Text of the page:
Frenchman leads from lights to flag for second win
Norman Nato dominated this morning’s Sprint Race in Monza, grabbing the lead with a storming start before building a lead which would not be touched for his second win of the season ahead of PREMA teammates Pierre Gasly and Antonio Giovinazzi.

When the lights went out poleman Mitch Evans had a poor getaway while Jordan King looked to have claimed the lead from P2, but his Racing Engineering teammate had other ideas: Nato eased up the inside into Turn 1 to steal the top spot, while behind them Luca Ghiotto was squeezed between Evans and a fast starting Gasly, with the Red Bull tester nabbing P3 ahead of his rivals.

The field headed for Della Roggia together, and it was soon clear that they were too close: Oliver Rowland tapped Ghiotto into a spin and retirement (picking up a 10 second penalty for the move), with Gustav Malja similarly pushing Evans out of the race (and picking up the same penalty) before also knocking an element off Giovinazzi’s front wing as he looked to get away again, prompting a brief VSC period to remove the stricken cars.

When the race ran live again on lap 2 the order at the front was Nato from King, Gasly, Malja, Giovinazzi and Nobuharu Matsushita, with the Italian quickly taking revenge by claiming the Swede’s scalp on lap 5. The PREMA pair were on their usual hot pace as Gasly hunted down King for lap after lap before striking on lap 9: the Frenchman went outside into Turn 1 to be inside for the chicane exit, before running side by side all the way to Della Roggia for the inside line and P2.

Further back Markelov was repeating his weekend long speed, making short work of mugging Matsushita for P6 and looking for more, as King slowly fell back into his rivals clutches: Giovinazzi eventually stole his podium on lap 17 at Turn 1. Malja was pushing the Briton all round the track, finally getting side by side with him up to Della Roggia on the final lap before cutting the corner, handing a run to the Russian. Up front Nato, Gasly and Giovinazzi ran their own pace to fill the podium, while King just denied P4 to Markelov despite a lunge at the line. Malja’s time penalty promoted Alex Lynn to 6th after mugging Matsushita on the line, while Nicholas Latifi grabbed the final point of the race.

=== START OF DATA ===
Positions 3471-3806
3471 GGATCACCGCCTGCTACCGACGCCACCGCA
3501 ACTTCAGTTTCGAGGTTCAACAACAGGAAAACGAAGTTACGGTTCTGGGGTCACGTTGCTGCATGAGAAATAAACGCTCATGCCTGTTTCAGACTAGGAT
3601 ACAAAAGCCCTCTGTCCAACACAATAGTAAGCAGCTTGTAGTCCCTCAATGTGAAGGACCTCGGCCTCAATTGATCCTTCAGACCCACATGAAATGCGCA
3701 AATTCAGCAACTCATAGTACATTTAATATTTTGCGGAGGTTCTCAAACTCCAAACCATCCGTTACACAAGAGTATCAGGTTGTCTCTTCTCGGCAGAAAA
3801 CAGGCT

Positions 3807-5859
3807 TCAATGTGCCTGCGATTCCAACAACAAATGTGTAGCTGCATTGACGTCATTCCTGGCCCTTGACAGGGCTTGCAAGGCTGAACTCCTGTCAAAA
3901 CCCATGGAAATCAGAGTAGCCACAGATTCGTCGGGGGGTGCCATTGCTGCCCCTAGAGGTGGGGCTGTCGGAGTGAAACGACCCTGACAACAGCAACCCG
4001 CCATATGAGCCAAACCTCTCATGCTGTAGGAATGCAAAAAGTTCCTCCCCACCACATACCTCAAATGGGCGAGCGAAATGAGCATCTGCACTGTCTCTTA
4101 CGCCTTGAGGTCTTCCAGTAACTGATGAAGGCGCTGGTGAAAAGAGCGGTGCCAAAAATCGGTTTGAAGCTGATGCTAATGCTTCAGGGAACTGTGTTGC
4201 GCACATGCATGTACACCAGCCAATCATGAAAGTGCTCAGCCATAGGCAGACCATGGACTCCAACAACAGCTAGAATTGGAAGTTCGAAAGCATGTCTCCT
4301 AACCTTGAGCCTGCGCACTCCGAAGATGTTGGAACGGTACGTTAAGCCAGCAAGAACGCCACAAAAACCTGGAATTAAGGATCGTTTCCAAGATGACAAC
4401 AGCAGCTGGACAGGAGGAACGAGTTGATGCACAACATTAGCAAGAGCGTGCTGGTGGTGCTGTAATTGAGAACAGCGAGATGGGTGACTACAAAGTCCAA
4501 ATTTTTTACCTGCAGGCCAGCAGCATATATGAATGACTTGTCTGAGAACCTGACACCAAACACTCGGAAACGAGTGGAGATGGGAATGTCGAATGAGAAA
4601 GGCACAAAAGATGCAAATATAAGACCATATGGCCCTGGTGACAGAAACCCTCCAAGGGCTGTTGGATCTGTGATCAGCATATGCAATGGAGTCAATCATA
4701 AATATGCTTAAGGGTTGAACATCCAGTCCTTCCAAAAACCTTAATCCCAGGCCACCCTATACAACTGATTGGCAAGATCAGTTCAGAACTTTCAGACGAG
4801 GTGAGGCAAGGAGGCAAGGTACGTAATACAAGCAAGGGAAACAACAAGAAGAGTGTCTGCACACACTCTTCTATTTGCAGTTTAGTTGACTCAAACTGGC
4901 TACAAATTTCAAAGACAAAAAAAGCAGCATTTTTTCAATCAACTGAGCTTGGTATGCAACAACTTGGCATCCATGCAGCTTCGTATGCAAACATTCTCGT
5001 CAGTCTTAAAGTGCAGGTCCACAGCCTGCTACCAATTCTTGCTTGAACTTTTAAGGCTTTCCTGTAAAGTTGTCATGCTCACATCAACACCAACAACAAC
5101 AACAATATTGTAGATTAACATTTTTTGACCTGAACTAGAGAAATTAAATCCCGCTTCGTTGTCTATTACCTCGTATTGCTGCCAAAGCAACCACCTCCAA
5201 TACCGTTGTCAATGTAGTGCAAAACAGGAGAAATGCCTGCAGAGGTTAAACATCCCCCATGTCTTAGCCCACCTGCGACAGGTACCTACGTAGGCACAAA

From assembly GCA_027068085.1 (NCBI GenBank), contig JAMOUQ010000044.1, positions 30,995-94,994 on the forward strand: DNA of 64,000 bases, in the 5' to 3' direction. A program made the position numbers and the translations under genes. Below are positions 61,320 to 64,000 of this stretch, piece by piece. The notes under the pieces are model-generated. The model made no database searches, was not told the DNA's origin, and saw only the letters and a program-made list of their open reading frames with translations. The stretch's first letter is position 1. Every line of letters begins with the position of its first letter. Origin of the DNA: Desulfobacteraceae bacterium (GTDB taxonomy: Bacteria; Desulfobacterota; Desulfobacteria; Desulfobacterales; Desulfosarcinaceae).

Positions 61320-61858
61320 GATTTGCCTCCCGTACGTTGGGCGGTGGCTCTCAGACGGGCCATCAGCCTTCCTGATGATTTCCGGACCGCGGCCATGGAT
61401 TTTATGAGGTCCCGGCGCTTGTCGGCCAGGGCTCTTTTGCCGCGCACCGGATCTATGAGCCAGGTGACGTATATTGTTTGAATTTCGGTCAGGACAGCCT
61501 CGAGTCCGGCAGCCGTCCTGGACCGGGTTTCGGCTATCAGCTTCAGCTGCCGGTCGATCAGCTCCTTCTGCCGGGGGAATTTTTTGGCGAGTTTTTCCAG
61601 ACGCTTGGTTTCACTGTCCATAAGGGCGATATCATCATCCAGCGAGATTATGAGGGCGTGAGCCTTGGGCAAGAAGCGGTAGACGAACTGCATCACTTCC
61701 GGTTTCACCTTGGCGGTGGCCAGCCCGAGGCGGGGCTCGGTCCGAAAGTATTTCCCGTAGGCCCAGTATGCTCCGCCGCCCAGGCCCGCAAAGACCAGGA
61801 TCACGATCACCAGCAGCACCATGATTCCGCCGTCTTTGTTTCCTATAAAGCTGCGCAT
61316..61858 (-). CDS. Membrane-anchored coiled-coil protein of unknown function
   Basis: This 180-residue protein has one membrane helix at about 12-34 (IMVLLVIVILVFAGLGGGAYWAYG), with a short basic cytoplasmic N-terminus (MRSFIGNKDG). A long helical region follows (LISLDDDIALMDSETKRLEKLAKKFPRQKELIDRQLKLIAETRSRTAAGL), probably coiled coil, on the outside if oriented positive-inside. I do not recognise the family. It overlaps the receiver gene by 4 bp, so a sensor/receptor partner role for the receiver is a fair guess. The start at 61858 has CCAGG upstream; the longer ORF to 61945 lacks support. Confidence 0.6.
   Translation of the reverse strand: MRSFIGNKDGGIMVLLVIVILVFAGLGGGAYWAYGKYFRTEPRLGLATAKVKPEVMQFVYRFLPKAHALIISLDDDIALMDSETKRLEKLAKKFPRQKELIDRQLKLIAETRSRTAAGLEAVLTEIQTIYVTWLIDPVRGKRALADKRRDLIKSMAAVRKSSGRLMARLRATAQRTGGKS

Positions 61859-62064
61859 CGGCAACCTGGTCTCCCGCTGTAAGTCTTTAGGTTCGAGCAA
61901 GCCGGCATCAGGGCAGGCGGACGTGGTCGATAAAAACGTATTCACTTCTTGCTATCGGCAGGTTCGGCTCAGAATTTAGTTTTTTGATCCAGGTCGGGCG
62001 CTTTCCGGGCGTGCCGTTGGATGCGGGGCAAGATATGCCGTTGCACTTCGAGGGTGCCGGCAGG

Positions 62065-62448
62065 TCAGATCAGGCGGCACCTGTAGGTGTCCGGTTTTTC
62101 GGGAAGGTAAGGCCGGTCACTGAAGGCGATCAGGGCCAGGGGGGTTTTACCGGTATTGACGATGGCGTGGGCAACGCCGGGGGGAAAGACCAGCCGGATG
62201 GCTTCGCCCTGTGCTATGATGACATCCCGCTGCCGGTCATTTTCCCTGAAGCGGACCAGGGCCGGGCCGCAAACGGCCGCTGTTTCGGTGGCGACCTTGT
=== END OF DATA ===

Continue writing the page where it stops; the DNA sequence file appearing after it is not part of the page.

Gasly rebuilt his lead in the drivers’ standings over teammate Giovinazzi a little, leaving Monza with a lead of 174 points to 164, while Marciello remains third on 138 ahead of Sergey Sirotkin on 115 points, King on 112 and Nato on 107, while in the teams’ standings PREMA Racing pulls further away from RUSSIAN TIME, 338 points to 224, ahead of Racing Engineering on 219 points and ART Grand Prix on 175 as thoughts turn to the penultimate round of the season in Malaysia.



One-two finish for ART Grand Prix’s for De Vries and Albon
After showing sterling consistency all season, McLaren protégé and ART Grand Prix rookie Nyck de Vries, was delighted to record his maiden win in the GP3 Series at the Autodromo Nazionale Monza for Race 2. After starting from the front row, the Dutchman passed his teammate Alexander Albon for the lead of the race on lap 6. Albon finished second ahead of Trident and Ferrari Driver Academy’s Antonio Fuoco.
Fuoco started his home race from reverse pole and retained P1 at the start with Albon up to second ahead of De Vries. On the second lap, the Thai racer passed the Italian for the lead of the race at Turn 1. Shortly after, De Vries and Nirei Fukuzumi also overtook the Trident driver, but Fuoco fought back to fourth place passing the Japanese driver.
There was contact between Series leader Charles Leclerc and Fukuzumi, with the ART pair both retiring from strong point positions. The safety car was briefly deployed following the incident to tow the cars away. Tatiana Calderon was also caught up in the accident and she had to pit for a new front nose cone.
Once the race resumed, Albon led De Vries, Fuoco, Race 1 winner Jake Dennis and Jack Aitken. On lap six, De Vries challenged his teammate for the lead of the race and marched into P1. The Dutchman built a small margin back to the Thai driver of half a second.
There was a titanic tussle for sixth place between Alex Palou and Sandy Stuvik, with the Trident driver passing the Spaniard after a superb battle. However, the Campos Racing ace wasn’t ready to give up that easily and reclaimed P6. Jenzer Motorsport’s Arjun Maini also decided to join in the fun.

Aitken had a look at his teammate Dennis on the penultimate lap but had to run wide at T1 and lost ground. Meanwhile, De Vries’ lead was up to almost 2s as he continued to lead the field. Maini saved the best until last when he passed Palou on the final lap to grab sixth place.

At the chequered flag, the race belonged to De Vries who drove a mature and confident race to pocket his maiden victory. Albon finished in second ahead of Fuoco, Dennis, Aitken, Maini, Palou and Artur Janosz.
Leclerc now holds a 24 point advantage in the drivers’ standings over Fuoco with Albon in third. ART GP was crowned Team Champion’ after Race 1 with Arden International and Trident completing the top three.